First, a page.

17 January 2019 23:26
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Pride and a feeling of responsibility accompany Guillermo Rodríguez during his everyday tasks. He can work on Barcelona’s great landmark: “I am a huge fan of Gaudi and am proud to be allowed to deliver material for this magnificent work.”
Today, at 7.30 a.m. on the dot, Guillermo steers his brand new Arocs 3363 onto the grounds of the “Basilica Foundation” of the Sagrada Familia in Gaià. There is already a buzz of activity here. In the middle of it all four giant, elegant stone slabs await him. They are to be fitted into the tower of the Virgin Mary like pieces of a jigsaw puzzle to make it one level higher. The cold morning air doesn’t seem to bother the workers as they secure the freight. Each slab weighs seven tonnes, so that the tractor/trailer combination weights a total of 60 tonnes. The vehicle has been lowered so that it can pass through tunnels and under bridges without problem. “Because of the sensitive freight and the dimensions of the truck – 23 metres long, 3.5 metres wide and 4.5 metres high – this transport job is something special in two respects,” Guillermo assures us.
The 47-year old has been working as a driver for Transgranollers, a company specialising in special transport jobs, for 17 years. “We have been involved in the “Sagrada Familia” project for ten years”. Guillermo can remember the first transport very well. “I was so nervous!” he says.
The valuable parts are loaded with absolute care and precision. The whole process can take up to one and half hours. Guillermo helps too. However, it’s the driving that he really finds fun. At the wheel of the Arocs 3363 he glances in the rearview mirror and marvels at his goods: “Off we go!” he calls to his colleague David Llisterri via the radio. David is driving the accompanying vehicle which will escort him into the centre of Barcelona.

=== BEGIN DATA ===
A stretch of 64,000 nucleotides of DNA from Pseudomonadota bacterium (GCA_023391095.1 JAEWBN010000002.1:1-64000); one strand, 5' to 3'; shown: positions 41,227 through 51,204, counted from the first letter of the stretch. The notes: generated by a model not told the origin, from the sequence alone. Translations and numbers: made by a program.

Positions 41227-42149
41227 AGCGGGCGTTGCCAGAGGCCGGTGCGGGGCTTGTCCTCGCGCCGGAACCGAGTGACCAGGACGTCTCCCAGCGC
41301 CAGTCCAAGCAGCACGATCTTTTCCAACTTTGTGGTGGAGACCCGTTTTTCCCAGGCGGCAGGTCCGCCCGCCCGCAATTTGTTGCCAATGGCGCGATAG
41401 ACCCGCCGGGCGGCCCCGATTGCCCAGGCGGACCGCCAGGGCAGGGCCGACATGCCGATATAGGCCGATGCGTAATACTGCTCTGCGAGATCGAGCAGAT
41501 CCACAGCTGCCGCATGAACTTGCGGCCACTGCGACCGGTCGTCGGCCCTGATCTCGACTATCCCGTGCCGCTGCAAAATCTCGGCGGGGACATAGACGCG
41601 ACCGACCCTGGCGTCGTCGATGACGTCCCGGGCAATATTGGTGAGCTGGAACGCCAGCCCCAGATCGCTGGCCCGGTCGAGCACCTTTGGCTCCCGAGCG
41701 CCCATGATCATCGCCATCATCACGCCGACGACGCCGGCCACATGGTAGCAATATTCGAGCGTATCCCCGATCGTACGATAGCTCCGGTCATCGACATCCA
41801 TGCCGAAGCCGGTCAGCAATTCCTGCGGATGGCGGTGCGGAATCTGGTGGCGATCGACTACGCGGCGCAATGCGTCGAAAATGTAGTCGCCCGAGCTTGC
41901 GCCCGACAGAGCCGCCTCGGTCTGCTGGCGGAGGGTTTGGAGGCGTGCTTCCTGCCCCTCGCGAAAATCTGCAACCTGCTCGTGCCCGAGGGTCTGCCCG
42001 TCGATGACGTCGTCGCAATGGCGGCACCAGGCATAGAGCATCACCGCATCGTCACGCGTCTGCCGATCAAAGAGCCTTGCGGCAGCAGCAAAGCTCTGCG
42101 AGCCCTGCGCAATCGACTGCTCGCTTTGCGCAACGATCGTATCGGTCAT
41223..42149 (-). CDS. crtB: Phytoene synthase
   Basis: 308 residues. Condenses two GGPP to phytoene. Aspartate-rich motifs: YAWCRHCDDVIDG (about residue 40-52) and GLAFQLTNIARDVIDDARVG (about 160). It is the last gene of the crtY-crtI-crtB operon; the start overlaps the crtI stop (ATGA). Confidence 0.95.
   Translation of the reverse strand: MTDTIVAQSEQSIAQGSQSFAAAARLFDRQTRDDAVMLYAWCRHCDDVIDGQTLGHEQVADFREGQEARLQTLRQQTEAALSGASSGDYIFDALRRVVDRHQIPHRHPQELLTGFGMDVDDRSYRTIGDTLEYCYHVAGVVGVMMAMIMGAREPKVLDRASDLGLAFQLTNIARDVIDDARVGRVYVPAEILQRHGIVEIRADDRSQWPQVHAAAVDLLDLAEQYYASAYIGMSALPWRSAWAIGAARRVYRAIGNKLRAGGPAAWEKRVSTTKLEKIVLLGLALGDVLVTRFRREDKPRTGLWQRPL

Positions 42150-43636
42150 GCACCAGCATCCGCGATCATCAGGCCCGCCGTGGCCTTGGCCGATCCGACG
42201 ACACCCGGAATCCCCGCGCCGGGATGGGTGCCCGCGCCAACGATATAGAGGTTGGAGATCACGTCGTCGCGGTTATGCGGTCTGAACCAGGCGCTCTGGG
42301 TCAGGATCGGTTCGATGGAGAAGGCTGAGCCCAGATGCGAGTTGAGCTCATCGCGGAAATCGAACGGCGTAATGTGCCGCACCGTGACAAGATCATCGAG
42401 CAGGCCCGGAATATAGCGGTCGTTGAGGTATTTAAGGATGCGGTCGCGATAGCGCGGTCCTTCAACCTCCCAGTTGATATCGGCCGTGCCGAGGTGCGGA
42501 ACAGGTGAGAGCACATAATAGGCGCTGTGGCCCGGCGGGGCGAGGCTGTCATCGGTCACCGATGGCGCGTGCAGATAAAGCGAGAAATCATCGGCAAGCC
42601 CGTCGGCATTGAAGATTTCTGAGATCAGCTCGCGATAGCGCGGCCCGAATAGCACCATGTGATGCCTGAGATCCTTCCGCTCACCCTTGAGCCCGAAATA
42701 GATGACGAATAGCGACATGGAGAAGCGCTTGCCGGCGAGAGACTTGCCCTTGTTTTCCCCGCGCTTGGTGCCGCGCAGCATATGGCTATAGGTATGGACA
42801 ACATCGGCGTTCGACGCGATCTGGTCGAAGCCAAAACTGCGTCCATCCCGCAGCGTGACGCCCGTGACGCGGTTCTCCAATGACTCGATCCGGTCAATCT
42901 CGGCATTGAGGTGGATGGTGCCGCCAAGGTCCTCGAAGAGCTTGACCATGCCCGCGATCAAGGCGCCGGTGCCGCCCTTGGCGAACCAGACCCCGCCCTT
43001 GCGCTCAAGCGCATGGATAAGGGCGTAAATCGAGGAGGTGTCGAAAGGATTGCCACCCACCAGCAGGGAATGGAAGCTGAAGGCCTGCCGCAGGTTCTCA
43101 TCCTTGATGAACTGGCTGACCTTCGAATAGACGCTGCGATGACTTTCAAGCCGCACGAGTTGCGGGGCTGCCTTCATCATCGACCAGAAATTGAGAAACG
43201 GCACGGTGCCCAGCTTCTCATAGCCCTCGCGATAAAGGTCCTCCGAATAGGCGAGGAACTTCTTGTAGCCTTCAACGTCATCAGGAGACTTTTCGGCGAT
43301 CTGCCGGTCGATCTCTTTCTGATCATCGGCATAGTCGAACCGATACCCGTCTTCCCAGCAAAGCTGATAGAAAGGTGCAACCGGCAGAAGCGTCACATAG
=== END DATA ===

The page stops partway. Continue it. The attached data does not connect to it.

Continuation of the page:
The drivers are perfectly attuned to one another. Before each difficult junction, David gets out and gives Guillermo the necessary instructions for a safe continuation of the journey. “Everything is OK!” Guillermo confirms from the cab. The two drivers also need to be extra careful at roundabouts. David positions the escort vehicle to the left of the truck to stop the traffic so that Guillermo can merge into the roundabout safely. “We must ensure the safety of the goods and the traffic at the same time.” Guillermo explains.
Once they have merged onto the A2, the escort vehicle drops behind the Arocs. Although Guillermo and David know the route perfectly, both drivers travel the 90 kilometres to the centre of the Catalonian capital with extreme care. They make a short stop close to the city limits: from there the city police escort Guillermo.
“On the road there are always a couple of drivers that glance at us curiously. At the Sagrada Familia numerous tourists and curious bystanders always take photos or film us,” Guillermo explains. The driver has got used to it now. He turns the truck with millimetre precision as he has to reverse into the yard below the tower of the Virgin Mary.
Before returning, Guillermo takes a walk around the basilica to marvel at each of the monumental façades: the Nativity façade, the Passion façade, the Glory façade. “I can’t look at them enough. Only a genius could create something like that!” he says. Construction of the building began in 1883 and should be finished in 2026. Guillermo will definitely be there for that.
Photos and video: Begoña Tremps